Use this URL to cite or link to this record in EThOS:
Title: Development of a finite element modelling system for piezocomposite transducers
Author: Bennett, Jeremy T.
ISNI:       0000 0001 3459 2997
Awarding Body: University of Strathclyde
Current Institution: University of Strathclyde
Date of Award: 1995
Availability of Full Text:
Access from EThOS:
Access from Institution:
1-3 piezocomposites comprising of stiff piezoelectric ceramic rods embedded in a soft polymer matrix have considerable potential as the active component in ultrasonic systems for applications in such diverse fields as bio-medicine, SONAR and nondestructive testing. This is because of the ability to tailor the properties via adjustment of the ceramic pillar shape, size, type and distribution and by selection of the passive phase properties. This complex microstructure and its significant influence on resultant device performance has led to a requirement for sophisticated analytical tools to facilitate cost-effective optimisation at the design stage. This Thesis describes the use of finite element analysis to investigate the behaviour of 1-3 composites for different applications. Firstly, the influence of constituent material properties on the behaviour of thickness mode drive was studied via a combination of modal and harmonic analysis. This led to the creation of straightforward de sign rules relating to ceramic type, shape and distribution, in addition to the desired properties of the passive filler phase. The Thesis then describes the influence of mechanical loading and method of construction on composite transducer performance, over the complete range of volume fractions. Front face matching, fluid loading and mechanical damping via a backing block are considered and analysed with respect to composite transducer performance. This is extended using static analysis to include the behaviour of hydrostatic devices and the effect of adding stiffening plates. The theory is then augmented to encompass monolithic and diced imaging arrays. The influence of composite geometry, element dimensions and transducer separation is discussed with respect to sensitivity, cross-coupling and beam profile. Throughout the Thesis, the analytical work is supported by experimental evidence. This involved the manufacture of a comprehensive range of devices, followed by experimental studies on performance. Impedance analysis, transmission/reception sensitivities, surface displacement profiles and beam characteristics were all evaluated and the results compared with theoretical predictions. It is considered that the work described within the Thesis makes a valuable and original contribution to the field of 1-3 connectivity composite transducers. It should constitute a basis for ongoing theoretical work to improve further the performance of the devices.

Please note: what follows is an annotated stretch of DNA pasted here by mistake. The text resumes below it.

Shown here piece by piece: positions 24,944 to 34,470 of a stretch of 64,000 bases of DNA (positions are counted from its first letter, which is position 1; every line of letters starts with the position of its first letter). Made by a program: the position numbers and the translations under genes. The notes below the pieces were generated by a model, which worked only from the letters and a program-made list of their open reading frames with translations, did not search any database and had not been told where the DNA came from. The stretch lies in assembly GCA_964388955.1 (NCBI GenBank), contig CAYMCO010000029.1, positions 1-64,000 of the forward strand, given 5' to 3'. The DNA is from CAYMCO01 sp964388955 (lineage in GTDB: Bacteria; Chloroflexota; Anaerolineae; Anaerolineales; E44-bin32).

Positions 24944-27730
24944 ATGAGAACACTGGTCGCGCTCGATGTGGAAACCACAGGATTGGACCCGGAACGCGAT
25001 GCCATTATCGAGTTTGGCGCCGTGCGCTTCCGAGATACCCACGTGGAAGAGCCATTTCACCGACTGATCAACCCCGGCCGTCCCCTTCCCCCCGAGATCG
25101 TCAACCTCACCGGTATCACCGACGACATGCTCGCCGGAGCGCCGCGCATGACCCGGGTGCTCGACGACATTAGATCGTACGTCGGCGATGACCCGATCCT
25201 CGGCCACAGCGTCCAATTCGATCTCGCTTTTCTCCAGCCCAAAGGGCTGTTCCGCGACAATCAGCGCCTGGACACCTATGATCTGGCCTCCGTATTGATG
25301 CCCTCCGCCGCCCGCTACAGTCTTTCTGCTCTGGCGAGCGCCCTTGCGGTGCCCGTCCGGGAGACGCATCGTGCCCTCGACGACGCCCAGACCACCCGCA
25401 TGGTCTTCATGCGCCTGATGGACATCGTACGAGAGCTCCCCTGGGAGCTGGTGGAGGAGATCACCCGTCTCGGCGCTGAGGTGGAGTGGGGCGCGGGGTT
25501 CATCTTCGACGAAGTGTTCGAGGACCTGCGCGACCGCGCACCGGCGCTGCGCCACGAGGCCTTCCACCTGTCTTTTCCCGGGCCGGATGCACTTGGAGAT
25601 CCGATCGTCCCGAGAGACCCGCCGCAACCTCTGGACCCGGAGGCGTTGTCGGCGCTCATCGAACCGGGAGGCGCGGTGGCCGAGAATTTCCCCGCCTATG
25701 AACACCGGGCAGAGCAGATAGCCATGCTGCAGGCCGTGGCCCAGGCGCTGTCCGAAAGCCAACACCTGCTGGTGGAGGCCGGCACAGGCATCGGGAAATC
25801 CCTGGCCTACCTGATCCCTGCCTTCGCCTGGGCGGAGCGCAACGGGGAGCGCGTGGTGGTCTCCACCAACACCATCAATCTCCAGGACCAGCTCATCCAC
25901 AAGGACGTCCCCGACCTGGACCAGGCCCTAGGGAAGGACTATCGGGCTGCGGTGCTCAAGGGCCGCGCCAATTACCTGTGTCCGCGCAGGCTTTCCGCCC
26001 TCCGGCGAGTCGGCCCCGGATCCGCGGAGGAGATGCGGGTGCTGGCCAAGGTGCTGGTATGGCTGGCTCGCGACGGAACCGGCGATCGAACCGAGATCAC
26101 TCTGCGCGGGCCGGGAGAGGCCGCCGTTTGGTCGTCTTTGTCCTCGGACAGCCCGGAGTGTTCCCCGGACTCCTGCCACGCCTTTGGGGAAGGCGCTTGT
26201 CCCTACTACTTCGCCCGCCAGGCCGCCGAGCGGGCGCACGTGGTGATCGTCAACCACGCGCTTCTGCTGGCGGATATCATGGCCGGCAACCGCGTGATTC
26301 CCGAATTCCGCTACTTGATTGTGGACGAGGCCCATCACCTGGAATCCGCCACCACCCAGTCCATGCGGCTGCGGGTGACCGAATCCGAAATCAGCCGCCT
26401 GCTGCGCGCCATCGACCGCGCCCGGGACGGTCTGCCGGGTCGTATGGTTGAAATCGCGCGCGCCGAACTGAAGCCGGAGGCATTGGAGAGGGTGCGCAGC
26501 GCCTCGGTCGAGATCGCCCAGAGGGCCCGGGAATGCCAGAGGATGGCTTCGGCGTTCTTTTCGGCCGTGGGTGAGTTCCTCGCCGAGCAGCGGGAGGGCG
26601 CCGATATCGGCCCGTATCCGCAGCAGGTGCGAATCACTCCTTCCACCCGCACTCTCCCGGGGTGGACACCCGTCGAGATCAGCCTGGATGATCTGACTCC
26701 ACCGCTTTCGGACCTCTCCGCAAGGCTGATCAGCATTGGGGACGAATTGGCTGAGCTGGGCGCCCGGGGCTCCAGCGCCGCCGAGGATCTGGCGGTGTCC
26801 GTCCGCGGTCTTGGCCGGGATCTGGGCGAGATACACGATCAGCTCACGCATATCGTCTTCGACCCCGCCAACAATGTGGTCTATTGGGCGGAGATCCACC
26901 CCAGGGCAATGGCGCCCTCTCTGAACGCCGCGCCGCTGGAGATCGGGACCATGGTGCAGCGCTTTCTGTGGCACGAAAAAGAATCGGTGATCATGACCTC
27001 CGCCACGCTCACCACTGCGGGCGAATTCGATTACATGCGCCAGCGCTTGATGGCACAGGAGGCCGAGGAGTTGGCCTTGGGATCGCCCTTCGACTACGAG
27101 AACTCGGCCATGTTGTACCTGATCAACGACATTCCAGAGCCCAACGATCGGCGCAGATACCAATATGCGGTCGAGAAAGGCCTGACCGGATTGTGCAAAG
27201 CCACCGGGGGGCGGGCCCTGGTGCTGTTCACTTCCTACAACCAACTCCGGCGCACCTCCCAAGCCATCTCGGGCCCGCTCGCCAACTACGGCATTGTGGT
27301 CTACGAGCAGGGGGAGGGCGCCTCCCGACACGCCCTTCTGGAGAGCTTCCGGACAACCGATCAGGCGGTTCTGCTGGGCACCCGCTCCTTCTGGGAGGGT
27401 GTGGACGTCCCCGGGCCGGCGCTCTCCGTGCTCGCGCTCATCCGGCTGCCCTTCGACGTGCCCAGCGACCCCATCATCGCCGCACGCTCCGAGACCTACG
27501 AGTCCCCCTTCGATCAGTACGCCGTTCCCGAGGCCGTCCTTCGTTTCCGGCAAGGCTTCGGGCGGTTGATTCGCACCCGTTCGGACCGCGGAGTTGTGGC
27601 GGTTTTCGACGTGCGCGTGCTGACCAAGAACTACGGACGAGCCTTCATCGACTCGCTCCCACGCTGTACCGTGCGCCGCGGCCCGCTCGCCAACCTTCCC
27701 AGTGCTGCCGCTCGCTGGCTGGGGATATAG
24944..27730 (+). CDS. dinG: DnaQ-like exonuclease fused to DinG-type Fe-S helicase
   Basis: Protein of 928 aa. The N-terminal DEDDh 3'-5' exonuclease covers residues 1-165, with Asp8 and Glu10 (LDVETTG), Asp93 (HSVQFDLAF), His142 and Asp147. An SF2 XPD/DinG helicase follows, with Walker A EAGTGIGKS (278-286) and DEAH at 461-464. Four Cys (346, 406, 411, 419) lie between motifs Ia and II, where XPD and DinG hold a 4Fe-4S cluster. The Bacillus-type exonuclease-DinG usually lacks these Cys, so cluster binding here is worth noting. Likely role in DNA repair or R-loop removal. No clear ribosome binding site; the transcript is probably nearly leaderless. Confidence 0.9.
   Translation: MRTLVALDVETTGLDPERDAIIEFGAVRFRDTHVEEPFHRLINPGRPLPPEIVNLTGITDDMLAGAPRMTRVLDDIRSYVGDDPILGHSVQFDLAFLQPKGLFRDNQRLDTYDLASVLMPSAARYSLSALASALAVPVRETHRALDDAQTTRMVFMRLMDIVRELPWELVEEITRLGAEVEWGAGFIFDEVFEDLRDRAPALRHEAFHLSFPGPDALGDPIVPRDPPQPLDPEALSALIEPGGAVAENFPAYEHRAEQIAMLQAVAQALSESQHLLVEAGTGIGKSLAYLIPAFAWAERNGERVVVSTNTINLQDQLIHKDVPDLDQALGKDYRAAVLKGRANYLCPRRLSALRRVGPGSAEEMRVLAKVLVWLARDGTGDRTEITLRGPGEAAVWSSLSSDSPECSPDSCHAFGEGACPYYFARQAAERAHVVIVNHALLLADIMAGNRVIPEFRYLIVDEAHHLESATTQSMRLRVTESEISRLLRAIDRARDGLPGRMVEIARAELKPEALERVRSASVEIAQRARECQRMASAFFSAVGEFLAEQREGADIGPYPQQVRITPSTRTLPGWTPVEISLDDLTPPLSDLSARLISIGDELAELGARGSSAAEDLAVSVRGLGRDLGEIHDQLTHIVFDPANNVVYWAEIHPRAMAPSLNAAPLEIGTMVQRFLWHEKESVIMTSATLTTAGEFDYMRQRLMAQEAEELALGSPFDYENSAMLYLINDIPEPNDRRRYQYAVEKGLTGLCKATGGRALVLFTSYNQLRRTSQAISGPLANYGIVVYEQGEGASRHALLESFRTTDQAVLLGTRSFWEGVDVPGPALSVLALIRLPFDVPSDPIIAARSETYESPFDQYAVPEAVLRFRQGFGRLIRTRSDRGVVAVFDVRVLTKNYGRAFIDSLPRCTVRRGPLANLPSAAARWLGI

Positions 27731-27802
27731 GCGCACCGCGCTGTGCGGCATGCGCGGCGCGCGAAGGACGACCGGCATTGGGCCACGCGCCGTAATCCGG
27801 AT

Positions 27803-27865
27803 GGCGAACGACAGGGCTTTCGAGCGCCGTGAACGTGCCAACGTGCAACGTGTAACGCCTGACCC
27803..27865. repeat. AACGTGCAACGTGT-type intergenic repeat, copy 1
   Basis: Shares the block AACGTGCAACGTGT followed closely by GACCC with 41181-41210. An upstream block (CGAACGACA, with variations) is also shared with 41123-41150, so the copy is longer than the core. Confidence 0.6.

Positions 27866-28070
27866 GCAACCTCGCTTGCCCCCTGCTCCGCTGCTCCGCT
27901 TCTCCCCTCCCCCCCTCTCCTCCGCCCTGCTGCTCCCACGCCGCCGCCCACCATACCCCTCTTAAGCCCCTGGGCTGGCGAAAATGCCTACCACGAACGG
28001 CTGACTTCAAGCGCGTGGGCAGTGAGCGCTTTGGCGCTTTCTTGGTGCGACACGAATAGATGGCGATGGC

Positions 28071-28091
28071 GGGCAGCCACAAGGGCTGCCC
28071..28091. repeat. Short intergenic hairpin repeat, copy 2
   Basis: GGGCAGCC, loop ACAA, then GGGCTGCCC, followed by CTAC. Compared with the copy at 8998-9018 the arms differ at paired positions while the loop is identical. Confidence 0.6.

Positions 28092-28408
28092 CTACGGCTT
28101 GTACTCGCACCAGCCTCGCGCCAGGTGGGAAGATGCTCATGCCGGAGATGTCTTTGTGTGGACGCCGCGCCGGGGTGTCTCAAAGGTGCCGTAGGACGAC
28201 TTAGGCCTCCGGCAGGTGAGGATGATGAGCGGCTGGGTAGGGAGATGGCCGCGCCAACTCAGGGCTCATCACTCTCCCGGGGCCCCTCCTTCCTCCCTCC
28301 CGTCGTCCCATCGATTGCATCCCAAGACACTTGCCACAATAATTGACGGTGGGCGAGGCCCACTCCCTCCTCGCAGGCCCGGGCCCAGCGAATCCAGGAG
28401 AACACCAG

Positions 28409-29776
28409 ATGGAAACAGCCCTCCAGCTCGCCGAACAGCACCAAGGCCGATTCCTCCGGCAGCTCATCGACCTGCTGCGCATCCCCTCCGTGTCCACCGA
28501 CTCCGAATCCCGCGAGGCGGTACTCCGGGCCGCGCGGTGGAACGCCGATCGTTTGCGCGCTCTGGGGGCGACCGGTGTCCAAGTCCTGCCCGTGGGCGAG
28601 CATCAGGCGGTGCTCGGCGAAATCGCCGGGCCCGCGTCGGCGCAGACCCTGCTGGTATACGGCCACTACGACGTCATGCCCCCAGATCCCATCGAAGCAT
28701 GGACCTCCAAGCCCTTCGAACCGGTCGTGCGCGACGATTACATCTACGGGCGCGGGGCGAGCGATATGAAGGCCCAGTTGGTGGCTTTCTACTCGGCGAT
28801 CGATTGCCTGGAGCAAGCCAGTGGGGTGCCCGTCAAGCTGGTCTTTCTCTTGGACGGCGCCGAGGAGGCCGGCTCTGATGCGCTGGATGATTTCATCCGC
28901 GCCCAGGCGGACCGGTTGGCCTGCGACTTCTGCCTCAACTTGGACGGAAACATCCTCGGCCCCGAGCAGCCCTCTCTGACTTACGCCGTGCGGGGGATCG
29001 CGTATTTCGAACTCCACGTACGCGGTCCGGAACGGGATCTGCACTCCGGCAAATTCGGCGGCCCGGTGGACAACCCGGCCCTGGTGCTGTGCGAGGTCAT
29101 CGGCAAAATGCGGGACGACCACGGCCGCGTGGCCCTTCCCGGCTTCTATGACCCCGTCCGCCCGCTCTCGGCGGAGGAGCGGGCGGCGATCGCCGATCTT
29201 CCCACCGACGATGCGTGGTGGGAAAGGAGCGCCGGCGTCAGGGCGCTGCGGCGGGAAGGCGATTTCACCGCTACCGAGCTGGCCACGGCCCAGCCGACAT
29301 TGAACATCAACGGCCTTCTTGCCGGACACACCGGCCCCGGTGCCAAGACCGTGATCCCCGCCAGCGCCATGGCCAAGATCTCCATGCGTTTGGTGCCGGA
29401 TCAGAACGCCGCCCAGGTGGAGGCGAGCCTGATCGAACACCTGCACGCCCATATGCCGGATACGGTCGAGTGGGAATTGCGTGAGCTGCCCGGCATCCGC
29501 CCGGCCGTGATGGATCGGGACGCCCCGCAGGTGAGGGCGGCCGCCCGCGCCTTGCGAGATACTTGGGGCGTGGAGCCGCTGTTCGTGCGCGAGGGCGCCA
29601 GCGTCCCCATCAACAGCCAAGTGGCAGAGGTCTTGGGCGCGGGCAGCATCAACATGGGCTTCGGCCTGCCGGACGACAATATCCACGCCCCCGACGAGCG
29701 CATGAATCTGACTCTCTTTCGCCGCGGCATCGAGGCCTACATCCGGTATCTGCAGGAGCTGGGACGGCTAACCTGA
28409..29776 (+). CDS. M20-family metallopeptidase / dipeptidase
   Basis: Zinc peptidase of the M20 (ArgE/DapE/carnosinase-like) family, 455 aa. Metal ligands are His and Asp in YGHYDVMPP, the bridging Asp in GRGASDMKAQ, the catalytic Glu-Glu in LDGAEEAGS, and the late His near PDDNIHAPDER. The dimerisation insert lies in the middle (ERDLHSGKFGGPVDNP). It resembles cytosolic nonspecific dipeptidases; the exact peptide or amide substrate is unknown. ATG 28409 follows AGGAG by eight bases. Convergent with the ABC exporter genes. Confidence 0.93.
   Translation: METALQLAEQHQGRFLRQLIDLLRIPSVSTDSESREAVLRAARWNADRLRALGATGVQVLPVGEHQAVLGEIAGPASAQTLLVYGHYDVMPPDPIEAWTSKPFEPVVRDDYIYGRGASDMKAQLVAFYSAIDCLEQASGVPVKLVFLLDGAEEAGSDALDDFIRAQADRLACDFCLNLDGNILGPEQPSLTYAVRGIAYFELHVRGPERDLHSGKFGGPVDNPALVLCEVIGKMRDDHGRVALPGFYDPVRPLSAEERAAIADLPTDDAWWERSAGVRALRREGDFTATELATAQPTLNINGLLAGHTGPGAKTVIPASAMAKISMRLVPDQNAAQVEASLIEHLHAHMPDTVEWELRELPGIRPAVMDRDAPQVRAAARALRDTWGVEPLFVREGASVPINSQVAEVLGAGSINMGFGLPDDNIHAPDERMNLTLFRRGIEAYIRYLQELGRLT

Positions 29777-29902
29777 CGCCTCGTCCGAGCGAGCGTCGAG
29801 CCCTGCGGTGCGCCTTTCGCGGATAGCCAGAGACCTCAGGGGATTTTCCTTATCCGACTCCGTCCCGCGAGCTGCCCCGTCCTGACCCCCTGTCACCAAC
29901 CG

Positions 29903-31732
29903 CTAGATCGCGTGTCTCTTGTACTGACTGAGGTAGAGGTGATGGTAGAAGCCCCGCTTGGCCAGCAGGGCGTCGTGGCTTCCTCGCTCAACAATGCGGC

Supervisor: Not available Sponsor: Not available
Qualification Name: Thesis (Ph.D.) Qualification Level: Doctoral
EThOS ID:  DOI: Not available
Keywords: Circuits